Say they’re having a miscarriage, not an abortion
By Dave Andrusko
Way, way, way back when Art Linkletter interviewed little kids, some of their responses were absolutely hilarious. Art concluded, “Kids Say the Darndest Things.” And they do!
There is nothing funny or humorous about what occasionally escapes the mouths of the abortion crowd. But when women actually are allowed to tell truth about the “abortion pill,” all the false statements and bravado about how “easy” a chemically-induced abortion fall by the wayside. It reveals—to wildly understate the case —that pro-abortionists do say the darndest things.
In a piece that ran yesterday on Vox, Marin Cogan and Victoria Chamberlin tell us “What an abortion hotline reveals about reproductive care after Roe.”
There are a massive number of points we could address but we’ll talk about just three. Arguably the most important piece of “advice” from Linda Prine, a family physician and the co-founder of the Miscarriage and Abortion Hotline, is
“People are afraid to go to the emergency room if they think they need it, and most of the time they don’t need it, so we talk them off that ledge and explain what they need to do to take care of themselves. But we also tell them, if they do decide to go, how to protect themselves in terms of how they explain what’s been happening to them. In other words, they’re having a miscarriage, they’re not having an abortion, and that it’s impossible for anyone in the emergency room to figure out that they used pills. There’s no blood test for that. There’s no exam to show that that’s what happened. So letting them know how to preserve their privacy in the medical setting, when it’s become a potentially dangerous place to go, has been really important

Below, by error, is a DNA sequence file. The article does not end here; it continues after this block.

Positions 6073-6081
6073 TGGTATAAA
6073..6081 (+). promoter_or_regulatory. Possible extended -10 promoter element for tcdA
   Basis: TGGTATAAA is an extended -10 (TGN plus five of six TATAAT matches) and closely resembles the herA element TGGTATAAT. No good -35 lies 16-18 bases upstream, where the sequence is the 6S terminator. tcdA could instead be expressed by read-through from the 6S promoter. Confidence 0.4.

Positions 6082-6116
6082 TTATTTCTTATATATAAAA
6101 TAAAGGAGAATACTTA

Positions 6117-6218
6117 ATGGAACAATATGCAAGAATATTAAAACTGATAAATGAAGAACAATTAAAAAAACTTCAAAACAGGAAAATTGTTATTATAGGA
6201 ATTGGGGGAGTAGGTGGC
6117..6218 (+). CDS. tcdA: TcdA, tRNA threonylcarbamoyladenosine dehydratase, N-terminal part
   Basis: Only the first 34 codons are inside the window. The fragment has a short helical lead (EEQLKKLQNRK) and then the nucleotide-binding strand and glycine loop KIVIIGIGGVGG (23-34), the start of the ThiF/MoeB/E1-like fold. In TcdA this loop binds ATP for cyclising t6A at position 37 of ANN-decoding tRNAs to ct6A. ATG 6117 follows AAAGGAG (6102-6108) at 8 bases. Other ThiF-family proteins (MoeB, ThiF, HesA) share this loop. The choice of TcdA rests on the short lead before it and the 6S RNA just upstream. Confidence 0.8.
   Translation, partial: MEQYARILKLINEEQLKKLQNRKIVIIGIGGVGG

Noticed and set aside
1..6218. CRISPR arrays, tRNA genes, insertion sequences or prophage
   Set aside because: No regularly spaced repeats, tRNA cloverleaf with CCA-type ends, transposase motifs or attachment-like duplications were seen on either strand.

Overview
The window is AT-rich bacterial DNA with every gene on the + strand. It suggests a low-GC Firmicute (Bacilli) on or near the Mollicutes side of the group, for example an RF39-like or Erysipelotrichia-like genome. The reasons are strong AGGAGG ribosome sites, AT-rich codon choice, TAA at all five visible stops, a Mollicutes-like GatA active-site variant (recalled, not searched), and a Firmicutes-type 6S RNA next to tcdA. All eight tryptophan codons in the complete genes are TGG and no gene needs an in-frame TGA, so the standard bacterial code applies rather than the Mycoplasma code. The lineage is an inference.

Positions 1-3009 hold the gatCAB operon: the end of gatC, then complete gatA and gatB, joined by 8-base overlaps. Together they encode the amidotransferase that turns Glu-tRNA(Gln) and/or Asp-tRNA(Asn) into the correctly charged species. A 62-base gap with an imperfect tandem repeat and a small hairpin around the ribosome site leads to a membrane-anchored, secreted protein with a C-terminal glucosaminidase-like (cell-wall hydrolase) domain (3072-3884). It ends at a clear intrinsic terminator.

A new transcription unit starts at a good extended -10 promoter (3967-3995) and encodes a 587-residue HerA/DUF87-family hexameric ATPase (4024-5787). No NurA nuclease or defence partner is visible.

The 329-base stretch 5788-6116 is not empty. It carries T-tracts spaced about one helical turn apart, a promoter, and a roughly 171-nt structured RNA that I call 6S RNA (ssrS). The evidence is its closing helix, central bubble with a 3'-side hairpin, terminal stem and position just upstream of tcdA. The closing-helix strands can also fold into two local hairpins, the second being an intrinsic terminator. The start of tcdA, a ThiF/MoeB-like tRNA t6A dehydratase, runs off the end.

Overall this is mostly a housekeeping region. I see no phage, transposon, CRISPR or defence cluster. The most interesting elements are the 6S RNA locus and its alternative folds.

Where to begin? First of all, Prine is flatly telling women to lie about ingesting the abortion pills. Probably because she believes in most cases they can be “talked off the ledge,” she feels confident in her advice. However it is completely, no-exceptions true that you always tell the attending physician everything. If a woman feels the need to go the emergency room, that should be enough to assume the worse.
#2 is a follow up to #1. What does this mean?
“And preserve their privacy in the medical setting, when it’s become a potentially dangerous place to go, has been really important.
I assume by “a potentially dangerous place to go” she means there could be legal consequences. But that is not the case for the woman. The laws are designed to punish the provider.
#3. The woman can often see her baby’s recognizable remains.
But also, they’re further along in pregnancy and they’re calling us scared, because they’ve passed a tiny but recognizable fetus, and they are freaked out and they weren’t expecting that. And it’s frankly traumatizing, what people are going through, because they haven’t had any anticipatory guidance that this might be happening, and people who’ve had an abortion before with pills didn’t pass anything that they could see.
Ask yourself this. Would abortion clinic personnel likely give “any anticipatory guidance” if it included that the woman might “pass a tiny but recognizable fetus”? Of course not.
The last question for Dr. Prine is “What else should we keep in mind?”
Let’s get moving and see what we can do to make abortion available by every creative [method]: legislative, underground, crossing borders, whatever it takes.
“Whatever it takes.”
God help us!